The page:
New generic valsartan approved to address shortages
The FDA has prioritised the review of this drug application after multiple recalls of generic valsartan products from several manufacturers…
The US Food and Drug Administration (FDA) has approved a new generic valsartan to help relieve the recent shortage of the medicine.
The FDA has prioritised the review of this drug application after multiple recalls of generic valsartan products from several manufacturers due to the finding that certain lots of valsartan and other angiotensin II receptor blocker (ARB) medicines contain nitrosamine impurities.
For this approval (Diovan; Alkem Laboratories Ltd), the FDA evaluated the company’s manufacturing processes and made sure they used appropriate testing methods to demonstrate that the valsartan product does not contain NDMA or NDEA.
“We know that the ongoing recalls to prevent certain lots of valsartan that contain unacceptable limits of impurities from reaching patients has resulted in a shortage of these important medicines,” said FDA Commissioner Scott Gottlieb. “To address the public health consequences of these shortages, we’ve prioritised the review of generic applications for these valsartan products.”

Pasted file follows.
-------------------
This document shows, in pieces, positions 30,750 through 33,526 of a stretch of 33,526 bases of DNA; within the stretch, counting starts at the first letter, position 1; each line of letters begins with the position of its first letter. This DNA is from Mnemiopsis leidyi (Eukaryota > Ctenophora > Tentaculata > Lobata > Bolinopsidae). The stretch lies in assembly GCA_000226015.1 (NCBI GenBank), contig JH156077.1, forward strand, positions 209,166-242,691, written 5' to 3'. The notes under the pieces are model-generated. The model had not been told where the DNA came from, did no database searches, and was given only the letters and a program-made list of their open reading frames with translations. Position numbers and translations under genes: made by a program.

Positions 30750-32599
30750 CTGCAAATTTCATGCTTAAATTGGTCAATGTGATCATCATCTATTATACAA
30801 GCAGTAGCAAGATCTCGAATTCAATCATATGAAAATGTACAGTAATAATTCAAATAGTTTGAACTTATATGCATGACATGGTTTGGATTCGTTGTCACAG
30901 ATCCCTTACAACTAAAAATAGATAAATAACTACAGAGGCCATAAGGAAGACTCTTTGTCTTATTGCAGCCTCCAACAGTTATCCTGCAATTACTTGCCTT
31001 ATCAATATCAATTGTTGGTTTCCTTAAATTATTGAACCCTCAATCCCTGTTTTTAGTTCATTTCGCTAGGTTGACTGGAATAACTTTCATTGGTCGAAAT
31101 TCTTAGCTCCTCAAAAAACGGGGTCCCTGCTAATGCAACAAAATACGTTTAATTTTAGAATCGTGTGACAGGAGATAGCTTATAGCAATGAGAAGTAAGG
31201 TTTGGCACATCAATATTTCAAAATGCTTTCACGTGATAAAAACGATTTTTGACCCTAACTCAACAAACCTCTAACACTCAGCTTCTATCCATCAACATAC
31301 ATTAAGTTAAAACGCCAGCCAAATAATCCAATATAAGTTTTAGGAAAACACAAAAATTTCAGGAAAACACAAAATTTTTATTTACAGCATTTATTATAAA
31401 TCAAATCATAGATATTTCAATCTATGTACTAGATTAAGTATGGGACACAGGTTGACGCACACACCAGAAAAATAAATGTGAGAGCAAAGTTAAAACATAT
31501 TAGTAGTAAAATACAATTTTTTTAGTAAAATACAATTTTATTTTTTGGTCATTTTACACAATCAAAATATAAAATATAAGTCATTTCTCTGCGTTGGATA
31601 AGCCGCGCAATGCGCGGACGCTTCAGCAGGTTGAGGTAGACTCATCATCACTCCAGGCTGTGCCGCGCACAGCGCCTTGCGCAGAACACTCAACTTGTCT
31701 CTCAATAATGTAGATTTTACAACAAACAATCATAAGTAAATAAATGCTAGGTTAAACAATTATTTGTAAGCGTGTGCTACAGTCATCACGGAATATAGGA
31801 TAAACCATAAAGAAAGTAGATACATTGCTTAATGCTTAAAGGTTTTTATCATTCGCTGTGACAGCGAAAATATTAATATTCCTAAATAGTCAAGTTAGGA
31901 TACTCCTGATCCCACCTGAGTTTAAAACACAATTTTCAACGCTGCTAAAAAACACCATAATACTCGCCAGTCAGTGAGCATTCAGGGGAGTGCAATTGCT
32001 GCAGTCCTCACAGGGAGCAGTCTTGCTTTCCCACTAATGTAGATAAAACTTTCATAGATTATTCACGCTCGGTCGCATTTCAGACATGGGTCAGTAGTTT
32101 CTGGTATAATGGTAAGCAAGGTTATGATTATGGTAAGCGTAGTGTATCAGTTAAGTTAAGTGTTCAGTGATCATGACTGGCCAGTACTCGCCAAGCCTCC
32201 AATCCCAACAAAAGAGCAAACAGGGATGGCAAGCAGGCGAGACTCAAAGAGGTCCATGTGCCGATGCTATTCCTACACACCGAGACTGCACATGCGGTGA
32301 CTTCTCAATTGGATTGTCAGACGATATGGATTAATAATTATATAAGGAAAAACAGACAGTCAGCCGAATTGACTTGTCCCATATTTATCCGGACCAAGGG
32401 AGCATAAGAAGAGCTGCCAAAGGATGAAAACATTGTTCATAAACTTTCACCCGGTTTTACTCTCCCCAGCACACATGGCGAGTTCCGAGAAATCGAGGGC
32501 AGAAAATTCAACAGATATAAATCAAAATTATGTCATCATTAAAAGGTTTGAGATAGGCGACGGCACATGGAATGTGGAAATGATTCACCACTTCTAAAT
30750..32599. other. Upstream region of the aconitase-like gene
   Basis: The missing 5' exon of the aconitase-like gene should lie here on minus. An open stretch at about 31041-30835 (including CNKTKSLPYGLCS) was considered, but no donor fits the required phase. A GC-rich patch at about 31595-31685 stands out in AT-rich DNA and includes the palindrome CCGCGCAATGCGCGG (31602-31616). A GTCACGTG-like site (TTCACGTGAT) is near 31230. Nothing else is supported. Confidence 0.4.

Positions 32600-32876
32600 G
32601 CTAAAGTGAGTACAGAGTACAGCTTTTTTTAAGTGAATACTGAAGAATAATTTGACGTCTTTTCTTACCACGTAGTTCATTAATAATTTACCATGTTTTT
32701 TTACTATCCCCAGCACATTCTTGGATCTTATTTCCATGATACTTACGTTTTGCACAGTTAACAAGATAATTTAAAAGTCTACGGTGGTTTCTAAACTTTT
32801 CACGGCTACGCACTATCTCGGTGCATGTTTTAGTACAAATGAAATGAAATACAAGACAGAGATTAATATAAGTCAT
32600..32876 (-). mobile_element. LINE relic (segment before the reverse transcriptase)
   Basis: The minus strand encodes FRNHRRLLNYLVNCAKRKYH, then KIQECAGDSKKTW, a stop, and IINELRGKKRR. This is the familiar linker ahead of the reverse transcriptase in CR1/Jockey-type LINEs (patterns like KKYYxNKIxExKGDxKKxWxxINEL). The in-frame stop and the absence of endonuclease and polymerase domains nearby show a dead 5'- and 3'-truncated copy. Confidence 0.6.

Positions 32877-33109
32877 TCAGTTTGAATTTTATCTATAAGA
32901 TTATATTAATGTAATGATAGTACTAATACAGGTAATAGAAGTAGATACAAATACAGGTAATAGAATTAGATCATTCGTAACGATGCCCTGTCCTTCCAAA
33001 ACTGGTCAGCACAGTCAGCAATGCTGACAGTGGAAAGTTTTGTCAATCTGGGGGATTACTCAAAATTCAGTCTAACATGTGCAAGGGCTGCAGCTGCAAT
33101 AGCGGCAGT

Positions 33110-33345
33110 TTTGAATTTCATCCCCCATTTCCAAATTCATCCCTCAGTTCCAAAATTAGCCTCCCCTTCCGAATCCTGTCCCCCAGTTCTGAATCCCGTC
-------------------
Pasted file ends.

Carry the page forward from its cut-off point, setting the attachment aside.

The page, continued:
When faced with a drug shortage situation, the FDA employs several strategies to help mitigate the effects of the shortage on patients. As part of that work, the regulator has looked at where they can prioritise review of pending generic applications.
Since last summer, a major investigation into the presence of nitrosamine impurities in certain generic ARB products has been conducted.
Earlier this month, a potential human carcinogen was found in generic angiotensin II receptor blocker (ARB) drug products used to treat high blood pressure and heart failure.
Gottlieb added: “We hope that today’s approval of this new generic will help reduce the valsartan shortage, and we remain committed to implementing measures to prevent the formation of these impurities during drug manufacturing processes for existing and future products.
“We’ll continue to work with manufacturers so that more medicines like valsartan, that belong to a class of drugs called angiotensin II receptor blockers, can be approved that are free of nitrosamine impurities to continue to address this ongoing shortage.”